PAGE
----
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'Progress' but no deal as coronavirus talks head into next week

Trump administration officials and Democratic leaders negotiating a new coronavirus relief package said they made "progress" during a rare Saturday meeting but aren't yet close to a deal.

“We’re not close yet, but it was a productive discussion. Now each side knows where they're at," Senate Minority Leader Charles SchumerChuck SchumerBipartisan governors call on Congress to pass coronavirus relief package Pelosi, Schumer endorse 8 billion plan as basis for stimulus talks Funding bill hits snag as shutdown deadline looms MORE (D-N.Y.) told reporters after the meeting.

Treasury Secretary Steven MnuchinSteven Terner MnuchinThe Hill's Morning Report - Presented by Mastercard - Dem leaders back smaller COVID-19 relief bill as pandemic escalates Sweeping financial crimes bill to hitch a ride on defense measure On The Money: Funding bill hits snag as shutdown deadline looms | Pelosi, Schumer endorse 8 billion plan as basis for stimulus talks | Poll: Most Americans support raising taxes on those making at least 0K MORE added that the meeting, which at more than three hours was the longest yet for negotiators, was the "most productive we've had to date."

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The rhetoric following the weekend meeting marked a notable thaw between Democrats and administration officials following days of heated remarks, including on Friday when Speaker Nancy PelosiNancy PelosiOn The Money: Unemployment gains lower than expected | Jobs report lights fire under coronavirus relief talks Hillicon Valley: Senate Intelligence Committee leaders warn of Chinese threats to national security | Biden says China must play by 'international norms' | House Democrats use Markup app for leadership contest voting Bipartisan governors call on Congress to pass coronavirus relief package MORE (D-Calif.) and White House chief of staff Mark MeadowsMark Randall MeadowsThe Hill's Morning Report - Presented by Mastercard - Congress inches closer to virus relief deal Alyssa Farah resigns as White House communications director Trump hits Barr over voter fraud remarks: 'He hasn't looked' MORE traded barbs during dueling press conferences.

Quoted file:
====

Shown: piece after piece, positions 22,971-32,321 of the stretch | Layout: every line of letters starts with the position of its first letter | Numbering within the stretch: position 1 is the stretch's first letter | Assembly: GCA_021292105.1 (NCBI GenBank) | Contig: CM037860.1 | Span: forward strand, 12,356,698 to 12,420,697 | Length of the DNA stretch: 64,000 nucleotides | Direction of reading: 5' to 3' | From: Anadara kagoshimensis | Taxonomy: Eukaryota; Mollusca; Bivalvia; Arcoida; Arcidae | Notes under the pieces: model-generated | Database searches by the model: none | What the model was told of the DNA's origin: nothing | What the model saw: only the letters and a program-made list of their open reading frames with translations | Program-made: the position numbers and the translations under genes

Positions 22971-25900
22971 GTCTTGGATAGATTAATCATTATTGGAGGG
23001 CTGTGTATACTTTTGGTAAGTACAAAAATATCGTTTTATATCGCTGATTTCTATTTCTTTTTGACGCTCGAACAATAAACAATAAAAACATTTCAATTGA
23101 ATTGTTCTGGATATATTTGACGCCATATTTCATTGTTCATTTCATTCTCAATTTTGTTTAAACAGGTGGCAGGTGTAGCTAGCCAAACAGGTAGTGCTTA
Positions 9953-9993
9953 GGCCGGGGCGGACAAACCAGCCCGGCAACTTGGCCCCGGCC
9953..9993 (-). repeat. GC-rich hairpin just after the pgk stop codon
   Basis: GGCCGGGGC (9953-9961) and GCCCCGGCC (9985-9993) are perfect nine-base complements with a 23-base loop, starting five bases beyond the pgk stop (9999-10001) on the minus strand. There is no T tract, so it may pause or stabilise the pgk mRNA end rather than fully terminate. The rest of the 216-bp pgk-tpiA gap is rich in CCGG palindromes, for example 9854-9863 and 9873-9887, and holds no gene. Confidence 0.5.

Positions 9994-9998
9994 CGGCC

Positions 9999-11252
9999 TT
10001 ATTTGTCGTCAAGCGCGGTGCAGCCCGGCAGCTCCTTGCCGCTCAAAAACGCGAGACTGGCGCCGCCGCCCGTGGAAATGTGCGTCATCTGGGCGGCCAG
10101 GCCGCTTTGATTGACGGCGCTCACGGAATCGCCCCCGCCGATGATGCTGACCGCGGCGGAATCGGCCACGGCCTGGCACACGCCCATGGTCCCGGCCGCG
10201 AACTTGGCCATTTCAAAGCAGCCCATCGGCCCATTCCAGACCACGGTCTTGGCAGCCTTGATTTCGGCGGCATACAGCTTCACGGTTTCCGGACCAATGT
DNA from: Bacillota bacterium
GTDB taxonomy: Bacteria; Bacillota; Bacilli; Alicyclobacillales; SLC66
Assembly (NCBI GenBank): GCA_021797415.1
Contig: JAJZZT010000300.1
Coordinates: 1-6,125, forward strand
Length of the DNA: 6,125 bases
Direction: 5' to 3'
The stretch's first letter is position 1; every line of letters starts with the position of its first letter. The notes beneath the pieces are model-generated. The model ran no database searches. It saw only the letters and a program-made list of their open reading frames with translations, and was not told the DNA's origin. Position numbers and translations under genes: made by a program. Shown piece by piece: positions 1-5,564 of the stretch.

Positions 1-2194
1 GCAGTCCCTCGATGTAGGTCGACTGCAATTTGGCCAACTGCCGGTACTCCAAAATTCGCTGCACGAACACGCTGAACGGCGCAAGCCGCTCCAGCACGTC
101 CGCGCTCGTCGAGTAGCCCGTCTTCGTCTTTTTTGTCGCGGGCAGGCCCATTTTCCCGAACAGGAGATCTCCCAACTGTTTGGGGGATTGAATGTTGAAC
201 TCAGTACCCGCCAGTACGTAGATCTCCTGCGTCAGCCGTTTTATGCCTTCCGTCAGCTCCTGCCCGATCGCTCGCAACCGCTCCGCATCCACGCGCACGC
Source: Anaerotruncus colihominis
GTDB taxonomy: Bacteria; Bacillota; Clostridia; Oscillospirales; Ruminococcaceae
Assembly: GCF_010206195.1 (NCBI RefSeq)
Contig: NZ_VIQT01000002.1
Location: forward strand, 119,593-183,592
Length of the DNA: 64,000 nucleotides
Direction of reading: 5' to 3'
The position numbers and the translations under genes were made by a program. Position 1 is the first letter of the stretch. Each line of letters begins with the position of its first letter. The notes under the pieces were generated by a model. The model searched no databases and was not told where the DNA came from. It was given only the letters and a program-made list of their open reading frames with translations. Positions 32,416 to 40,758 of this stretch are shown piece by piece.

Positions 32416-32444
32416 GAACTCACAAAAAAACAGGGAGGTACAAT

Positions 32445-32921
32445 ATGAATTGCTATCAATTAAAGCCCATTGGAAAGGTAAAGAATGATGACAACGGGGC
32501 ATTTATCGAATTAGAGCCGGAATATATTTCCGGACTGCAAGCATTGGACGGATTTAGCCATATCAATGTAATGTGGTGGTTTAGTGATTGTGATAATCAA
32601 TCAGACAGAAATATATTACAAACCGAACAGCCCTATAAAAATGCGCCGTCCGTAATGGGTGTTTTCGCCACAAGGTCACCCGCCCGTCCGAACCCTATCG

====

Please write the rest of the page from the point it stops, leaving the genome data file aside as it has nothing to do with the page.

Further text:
Meadows — who had previously told reporters that he was not optimistic about the chances of a deal in the upcoming week — called Saturday the "first day of a good foundation." 

"We're still a long ways apart, and I don't want to suggest that a deal is imminent, because it is not. But like with any deal, as you make progress, I think it's important to recognize you're making progress," Meadows said.

The meeting marked the first time Democratic leaders and administration officials have come out of a closed-door negotiating session and spoken positively about their discussions. It's also their first meeting since the $600 federal unemployment benefit expired on Friday night, adding a new urgency to the discussions.

"Today was productive in terms of moving us forward," said Pelosi, who elbow-bumped with Schumer before they parted ways in the Capitol after the meeting.